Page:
Food for Thought
This current impeachment flap isn’t exactly a big deal.
I’ll bet you thought you’d never hear me say that. The impeachment inquiry into whether or not Donald Trump used his position to leverage Ukraine in an attempt to meddle in the 2020 election—it’s…what do you call it? Fake News. A witch hunt. A total hoax.
Other epithets spring to mind: mountain out of a mole-hill. Tempest in a teapot. (Or was it mountain in a teapot and tempest out of a molehill?—I’ve never quite been certain.)
In fact, the current inquiry may very well be presidential harassment.
Yeah, I’m completely on board with this idea. Why?
Because new standards of behavior have been established.
Can anyone say what is presidential anymore? What is criminal? The idea that a U.S. president might blackmail another head of state over the phone is no longer controversial—and frankly, it isn’t anything that we haven’t seen before.
So Donald Trump was willing to pressure a foreign leader into smearing former Vice President Joe Biden—so what? People who are shocked by this fact are like people who, after watching the first 15 minutes of The Wizard of Oz, turn to the person sitting next to them and say, ‘You know, I think that the Wicked Witch of the West might not be an altogether nice person. And I think that she may have it in for Dorothy, for some reason.’ And the similarities to The Wizard of Oz don’t end there. Rudy Giuliani bears some resemblance to a flying monkey when he goes on cable news, and I’m not certain what would happen to Donald Trump’s hair if a bucket of water were dumped on it.
Most importantly, Donald Trump told us months ago that he was going to do this. He has said in interviews, multiple times, that a foreign power ‘digging up dirt’ on his political opponents would not be election interference; in fact, he has called such meddling by foreign governments ‘opposition research’. Three years ago, during an internationally broadcasted press conference, he asked Russia to ‘dig up dirt’ on Hillary Clinton. And apparently many people did not believe that this was a big deal.
More than two years ago, Trump admitted on live television, during an interview with NBC’s Lester Holt, that he fired FBI Director Comey to stop him from investigating Russia’s interference in the 2016 election. This was obviously obstruction of justice—a felony—but also apparently ‘not a big deal’. In the years since, Trump has threatened federal witnesses on Twitter (another felony), has been named in court as ‘Individual One’, a participant in a scheme to violate campaign finance laws, and has suggested that aides should ignore eminent domain laws in seizing private property to build his border-wall. Over the past two and a half years, he has committed so many illegal or immoral acts that I simply cannot remember them all, and he has committed most of those acts unashamedly, in full view of the public, often freely admitting to what he has done. And nearly half of the country has thought that none of this was a ‘big deal’.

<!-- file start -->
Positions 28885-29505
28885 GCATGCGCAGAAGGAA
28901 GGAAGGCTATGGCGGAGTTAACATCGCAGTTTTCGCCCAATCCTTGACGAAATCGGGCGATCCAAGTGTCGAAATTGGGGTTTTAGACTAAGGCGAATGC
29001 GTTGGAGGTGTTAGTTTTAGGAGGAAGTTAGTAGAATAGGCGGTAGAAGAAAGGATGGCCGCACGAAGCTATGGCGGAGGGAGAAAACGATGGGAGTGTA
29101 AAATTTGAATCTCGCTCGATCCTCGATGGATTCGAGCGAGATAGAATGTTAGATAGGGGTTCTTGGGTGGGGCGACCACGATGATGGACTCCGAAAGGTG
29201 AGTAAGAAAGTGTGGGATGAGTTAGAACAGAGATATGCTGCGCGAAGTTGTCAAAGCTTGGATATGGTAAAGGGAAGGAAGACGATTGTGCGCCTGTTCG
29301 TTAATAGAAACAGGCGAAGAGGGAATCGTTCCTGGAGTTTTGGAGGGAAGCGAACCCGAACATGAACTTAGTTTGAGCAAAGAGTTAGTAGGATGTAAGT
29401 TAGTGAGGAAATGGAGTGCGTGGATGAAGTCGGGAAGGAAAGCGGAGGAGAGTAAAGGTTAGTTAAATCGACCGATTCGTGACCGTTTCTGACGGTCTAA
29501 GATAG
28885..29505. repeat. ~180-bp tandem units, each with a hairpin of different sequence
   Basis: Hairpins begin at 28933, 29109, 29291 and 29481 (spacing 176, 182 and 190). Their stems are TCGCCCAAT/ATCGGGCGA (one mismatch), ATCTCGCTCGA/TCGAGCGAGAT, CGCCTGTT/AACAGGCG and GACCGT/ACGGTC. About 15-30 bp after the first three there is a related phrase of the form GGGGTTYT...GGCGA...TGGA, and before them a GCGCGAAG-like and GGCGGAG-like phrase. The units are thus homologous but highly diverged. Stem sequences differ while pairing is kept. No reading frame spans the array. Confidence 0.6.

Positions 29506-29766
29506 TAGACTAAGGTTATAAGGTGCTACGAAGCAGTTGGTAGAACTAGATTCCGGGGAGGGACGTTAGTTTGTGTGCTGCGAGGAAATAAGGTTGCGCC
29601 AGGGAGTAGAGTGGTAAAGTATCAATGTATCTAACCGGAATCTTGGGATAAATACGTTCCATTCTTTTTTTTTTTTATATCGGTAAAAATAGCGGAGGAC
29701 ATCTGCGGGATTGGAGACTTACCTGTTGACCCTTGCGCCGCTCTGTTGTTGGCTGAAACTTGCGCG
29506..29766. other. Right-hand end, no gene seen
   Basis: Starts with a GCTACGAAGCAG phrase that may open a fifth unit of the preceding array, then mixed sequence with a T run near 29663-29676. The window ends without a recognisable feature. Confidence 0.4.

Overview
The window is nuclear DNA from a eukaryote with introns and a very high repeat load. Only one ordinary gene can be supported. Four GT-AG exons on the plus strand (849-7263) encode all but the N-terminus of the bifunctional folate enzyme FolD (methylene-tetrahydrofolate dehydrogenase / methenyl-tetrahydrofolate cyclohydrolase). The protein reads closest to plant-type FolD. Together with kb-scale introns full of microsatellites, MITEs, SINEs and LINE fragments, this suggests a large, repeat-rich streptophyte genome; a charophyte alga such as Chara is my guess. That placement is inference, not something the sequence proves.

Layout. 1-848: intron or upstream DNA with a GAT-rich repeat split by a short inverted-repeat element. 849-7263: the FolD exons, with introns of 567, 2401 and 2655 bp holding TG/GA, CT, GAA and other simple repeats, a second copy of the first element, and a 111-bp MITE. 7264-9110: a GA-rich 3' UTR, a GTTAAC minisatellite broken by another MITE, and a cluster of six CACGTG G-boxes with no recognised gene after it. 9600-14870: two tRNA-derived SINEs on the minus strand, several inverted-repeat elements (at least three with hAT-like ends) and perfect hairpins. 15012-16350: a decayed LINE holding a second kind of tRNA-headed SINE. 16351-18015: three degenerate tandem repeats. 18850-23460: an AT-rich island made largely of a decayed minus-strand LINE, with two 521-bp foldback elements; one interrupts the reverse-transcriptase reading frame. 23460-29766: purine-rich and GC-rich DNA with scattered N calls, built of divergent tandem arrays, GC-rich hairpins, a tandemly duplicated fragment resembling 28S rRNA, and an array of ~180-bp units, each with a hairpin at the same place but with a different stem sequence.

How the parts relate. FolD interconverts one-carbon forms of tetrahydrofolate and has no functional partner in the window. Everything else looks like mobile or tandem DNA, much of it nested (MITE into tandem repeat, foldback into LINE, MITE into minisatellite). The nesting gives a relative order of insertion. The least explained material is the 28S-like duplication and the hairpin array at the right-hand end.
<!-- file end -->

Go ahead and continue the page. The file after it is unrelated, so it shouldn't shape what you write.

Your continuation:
Oddly enough, all of this reminds me of the Clintons—and how President Clinton’s popularity remained steadfast even in the aftermath of the Monica Lewinski scandal, after it had become obvious that the man had perjured himself.
In my opinion, the Clintons have never come close to stooping as low as Trump; however, there are many similarities. President and Secretary Clinton have always seemed to float through life on a river of unethical behavior, and after a while, many people start to think that their ethical lapses are ‘no big deal’. ‘So President Clinton committed perjury? So what? We should just accept it and move on,’ some people say, and some of those same people might be inclined to say the same thing about Trump.
Such people are like frogs being slowly boiled alive…and presidential corruption is like the heat of the stove. Put the frog in a pot, put the pot on the stove and slowly turn up the heat, so that the frog can get used to it. Kermit just thinks he’s in a hot-tub.
It’s ‘no big deal’ for the frog. Until it IS a big deal.
Please support the Ralls County Herald-Enterprise by subscribing today!